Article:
• Kabbalah Learning Center, 1062 S. Robertson Blvd., Los Angeles. (310) 657-5404: children’s show and carnival, Sun., March 8, 10:30 a.m.-2 p.m.; costume ball and megillah reading, Wed., Feb. 11, 7 p.m.
  • Kehillat Israel, 16019 Sunset Blvd., Pacific Palisades. (310) 459-2328: megillah reading, Wed., March 11, 7 p.m.; carnival, Thurs., March 12, 4-8 p.m., Santa Monica Pier.
  • Kol Tikvah, 20400 Ventura Blvd., Woodland Hills. (818) 348-0670: carnival, Sun., March 8, 11 a.m.-3 p.m.
  • Noah’s New York Bagels, 21917 Ventura Blvd., Woodland Hills. (818) 999-9577: “Shmooze and Shmear,” Sun., March 8, 8-11 a.m.; festival, noon-5 p.m. Percentage of sales donated to Temple Kol Tikvah.
  • North Valley Jewish Community Center, 16601 Rinaldi St., Granada Hills. (818) 360-2211: carnival, Sun., March 15, 10:30 a.m.-4 p.m.
  • Ohel David, 7967 Beverly Blvd., Los Angeles. (213) 938-2619: seudah with Grand Rabbi Eliezer, Thurs., March 12, 6 p.m. RSVP.
  • Ohr HaTorah, (310) 278-9049: megillah reading and party, Wed., March 11, 7:30 p.m., Redeemer Baptist Church, 10792 National Blvd., Los Angeles.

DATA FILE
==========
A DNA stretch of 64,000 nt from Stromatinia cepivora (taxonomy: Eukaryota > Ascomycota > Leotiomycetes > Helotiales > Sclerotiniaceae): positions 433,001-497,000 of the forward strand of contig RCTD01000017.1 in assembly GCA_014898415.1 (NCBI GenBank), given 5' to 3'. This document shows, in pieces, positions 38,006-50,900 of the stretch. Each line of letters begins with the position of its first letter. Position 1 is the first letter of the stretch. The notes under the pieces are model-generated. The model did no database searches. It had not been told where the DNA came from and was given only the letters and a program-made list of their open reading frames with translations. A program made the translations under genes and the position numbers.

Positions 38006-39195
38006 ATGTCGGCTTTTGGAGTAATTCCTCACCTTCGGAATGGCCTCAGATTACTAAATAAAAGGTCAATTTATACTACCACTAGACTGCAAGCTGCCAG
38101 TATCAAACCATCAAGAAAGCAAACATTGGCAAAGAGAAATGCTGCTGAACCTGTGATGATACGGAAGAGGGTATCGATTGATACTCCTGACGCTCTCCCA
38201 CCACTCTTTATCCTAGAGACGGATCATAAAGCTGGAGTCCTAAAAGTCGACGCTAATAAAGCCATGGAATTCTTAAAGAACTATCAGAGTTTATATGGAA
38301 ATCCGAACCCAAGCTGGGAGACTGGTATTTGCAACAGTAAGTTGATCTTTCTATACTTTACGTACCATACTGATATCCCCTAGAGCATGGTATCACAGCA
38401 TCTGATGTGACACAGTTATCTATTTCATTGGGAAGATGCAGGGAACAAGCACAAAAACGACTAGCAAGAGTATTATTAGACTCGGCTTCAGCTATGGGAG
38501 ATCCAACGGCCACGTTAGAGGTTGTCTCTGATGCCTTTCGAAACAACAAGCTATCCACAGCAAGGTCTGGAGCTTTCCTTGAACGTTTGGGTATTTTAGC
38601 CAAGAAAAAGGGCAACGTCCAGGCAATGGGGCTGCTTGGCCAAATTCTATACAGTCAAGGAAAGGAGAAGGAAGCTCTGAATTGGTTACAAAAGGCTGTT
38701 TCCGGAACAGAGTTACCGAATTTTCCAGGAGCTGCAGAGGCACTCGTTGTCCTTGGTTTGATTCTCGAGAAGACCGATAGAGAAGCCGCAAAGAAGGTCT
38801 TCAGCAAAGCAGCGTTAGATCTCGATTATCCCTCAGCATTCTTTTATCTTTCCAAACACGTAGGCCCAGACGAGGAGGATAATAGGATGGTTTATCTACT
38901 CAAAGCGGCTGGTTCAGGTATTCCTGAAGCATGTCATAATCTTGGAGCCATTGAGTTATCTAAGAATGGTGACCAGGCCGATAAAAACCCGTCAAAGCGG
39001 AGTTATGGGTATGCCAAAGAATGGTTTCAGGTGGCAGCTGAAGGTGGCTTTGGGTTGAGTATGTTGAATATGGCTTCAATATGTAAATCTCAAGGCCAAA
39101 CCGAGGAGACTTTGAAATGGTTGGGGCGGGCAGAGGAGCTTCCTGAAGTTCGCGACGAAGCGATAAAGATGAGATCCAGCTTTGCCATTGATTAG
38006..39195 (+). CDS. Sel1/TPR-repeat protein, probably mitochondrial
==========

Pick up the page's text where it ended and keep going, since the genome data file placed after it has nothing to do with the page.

• Sephardic Temple Tifereth Israel, 10500 Wilshire Blvd., Westwood. (310) 475-7311: megillah reading, party and carnival, Wed., March 11, 6 p.m.
  • Sinai Temple, 10400 Wilshire Blvd., Westwood. (310) 474-1518: “Purim Mania ’98,” carnival games, costumes, petting zoo, Sun., March 8, 11 a.m.-3 p.m.; megillah reading, Wed., March 11, 6:30 p.m.
  • Skirball Cultural Center, 2701 N. Sepulveda Blvd., Los Angeles. (310) 440-4636: “Purim Pandemonium” grogger making workshop, Sun., March 8, 2 p.m. Advanced reservations suggested.
  • Temple Akiba, 5429 S. Sepulveda Blvd., Los Angeles. (310) 398-5783: megillah reading and festival, Sun., March 15, 9:30 a.m.-2 p.m.
  • Temple Aliyah, 6025 Valley Circle Blvd., Woodland Hills. (818) 346-3545: carnival, Sun., March 8, 10 a.m.-4 p.m.; megillah reading and costume parade, Wed., March 11, 6:30 p.m. (early childhood service), 7:30 p.m. (congregational service).
  • Temple Beth Am, 1039 S. La Cienega Blvd., Los Angeles. (310) 652-7353: Purim carnival, Sun., March 8, 11 a.m.-4 p.m.; megillah reading and costume parade, Wed., March 11, 7 p.m.
  • Temple Beth Emet, 1770 W. Cerritos Ave., Anaheim. (714) 772-4720: megillah reading, Wed., March 11, 6:30 p.m.; services, Thurs., March 12, 7 a.m.; Purim party, Sun., March 15, 4 p.m.
  • Temple Beth Haverim, (818) 991-7111: carnival, Sun., March 15, 11 a.m.-4 p.m., Willow Elementary School, 29026 Laro Drive, Agoura Hills.
  • Temple Beth Ohr, 15721 Rosecrans Ave., La Mirada. (714) 521-6765: megillah reading and festivities, Su
    n., March 15, 10:30 a.m.